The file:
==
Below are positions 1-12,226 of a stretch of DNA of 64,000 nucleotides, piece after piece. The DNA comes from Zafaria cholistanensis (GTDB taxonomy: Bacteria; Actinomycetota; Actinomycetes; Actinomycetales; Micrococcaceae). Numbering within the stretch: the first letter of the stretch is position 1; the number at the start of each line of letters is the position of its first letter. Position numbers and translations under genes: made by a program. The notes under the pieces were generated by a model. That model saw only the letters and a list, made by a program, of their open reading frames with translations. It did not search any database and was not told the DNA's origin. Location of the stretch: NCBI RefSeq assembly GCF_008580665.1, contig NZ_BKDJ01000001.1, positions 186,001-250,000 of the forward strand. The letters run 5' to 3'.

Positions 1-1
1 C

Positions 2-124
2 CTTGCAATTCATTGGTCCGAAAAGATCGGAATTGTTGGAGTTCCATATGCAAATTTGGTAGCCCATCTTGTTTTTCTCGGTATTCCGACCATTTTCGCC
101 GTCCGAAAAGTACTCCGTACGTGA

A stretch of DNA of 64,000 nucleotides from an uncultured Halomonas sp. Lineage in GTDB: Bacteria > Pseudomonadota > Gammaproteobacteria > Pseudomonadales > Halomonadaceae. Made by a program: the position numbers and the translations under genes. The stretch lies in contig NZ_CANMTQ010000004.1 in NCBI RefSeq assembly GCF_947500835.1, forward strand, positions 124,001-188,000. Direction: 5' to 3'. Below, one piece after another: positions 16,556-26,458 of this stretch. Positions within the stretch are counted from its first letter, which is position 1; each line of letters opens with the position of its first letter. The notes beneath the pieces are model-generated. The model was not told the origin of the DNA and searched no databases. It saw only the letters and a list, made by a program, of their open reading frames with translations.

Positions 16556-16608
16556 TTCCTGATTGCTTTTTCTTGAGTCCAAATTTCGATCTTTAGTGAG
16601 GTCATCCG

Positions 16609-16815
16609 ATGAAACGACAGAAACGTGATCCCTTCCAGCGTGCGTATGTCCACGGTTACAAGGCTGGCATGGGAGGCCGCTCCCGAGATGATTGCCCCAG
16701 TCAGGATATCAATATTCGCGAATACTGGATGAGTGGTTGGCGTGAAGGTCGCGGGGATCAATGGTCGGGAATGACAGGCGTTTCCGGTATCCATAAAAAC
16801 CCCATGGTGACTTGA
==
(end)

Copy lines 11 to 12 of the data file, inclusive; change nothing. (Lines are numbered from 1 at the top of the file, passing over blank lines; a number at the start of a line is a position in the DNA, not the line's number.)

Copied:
Positions 16609-16815
16609 ATGAAACGACAGAAACGTGATCCCTTCCAGCGTGCGTATGTCCACGGTTACAAGGCTGGCATGGGAGGCCGCTCCCGAGATGATTGCCCCAG